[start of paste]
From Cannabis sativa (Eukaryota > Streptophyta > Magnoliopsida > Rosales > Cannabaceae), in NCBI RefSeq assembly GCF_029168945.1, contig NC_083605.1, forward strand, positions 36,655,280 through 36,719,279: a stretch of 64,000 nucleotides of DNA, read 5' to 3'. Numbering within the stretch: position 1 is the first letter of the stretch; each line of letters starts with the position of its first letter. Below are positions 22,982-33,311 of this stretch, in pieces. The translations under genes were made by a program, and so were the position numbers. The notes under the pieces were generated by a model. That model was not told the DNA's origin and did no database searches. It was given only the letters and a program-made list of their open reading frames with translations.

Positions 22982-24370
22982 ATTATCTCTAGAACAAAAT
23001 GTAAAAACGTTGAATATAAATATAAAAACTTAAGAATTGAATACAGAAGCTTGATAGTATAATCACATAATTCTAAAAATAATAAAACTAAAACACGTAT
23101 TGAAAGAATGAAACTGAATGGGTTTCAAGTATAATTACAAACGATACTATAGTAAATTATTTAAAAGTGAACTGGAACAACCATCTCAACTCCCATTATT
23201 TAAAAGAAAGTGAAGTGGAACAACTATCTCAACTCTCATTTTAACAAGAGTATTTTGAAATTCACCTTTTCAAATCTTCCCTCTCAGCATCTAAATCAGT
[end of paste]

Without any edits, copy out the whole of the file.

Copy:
From Cannabis sativa (Eukaryota > Streptophyta > Magnoliopsida > Rosales > Cannabaceae), in NCBI RefSeq assembly GCF_029168945.1, contig NC_083605.1, forward strand, positions 36,655,280 through 36,719,279: a stretch of 64,000 nucleotides of DNA, read 5' to 3'. Numbering within the stretch: position 1 is the first letter of the stretch; each line of letters starts with the position of its first letter. Below are positions 22,982-33,311 of this stretch, in pieces. The translations under genes were made by a program, and so were the position numbers. The notes under the pieces were generated by a model. That model was not told the DNA's origin and did no database searches. It was given only the letters and a program-made list of their open reading frames with translations.

Positions 22982-24370
22982 ATTATCTCTAGAACAAAAT
23001 GTAAAAACGTTGAATATAAATATAAAAACTTAAGAATTGAATACAGAAGCTTGATAGTATAATCACATAATTCTAAAAATAATAAAACTAAAACACGTAT
23101 TGAAAGAATGAAACTGAATGGGTTTCAAGTATAATTACAAACGATACTATAGTAAATTATTTAAAAGTGAACTGGAACAACCATCTCAACTCCCATTATT
23201 TAAAAGAAAGTGAAGTGGAACAACTATCTCAACTCTCATTTTAACAAGAGTATTTTGAAATTCACCTTTTCAAATCTTCCCTCTCAGCATCTAAATCAGT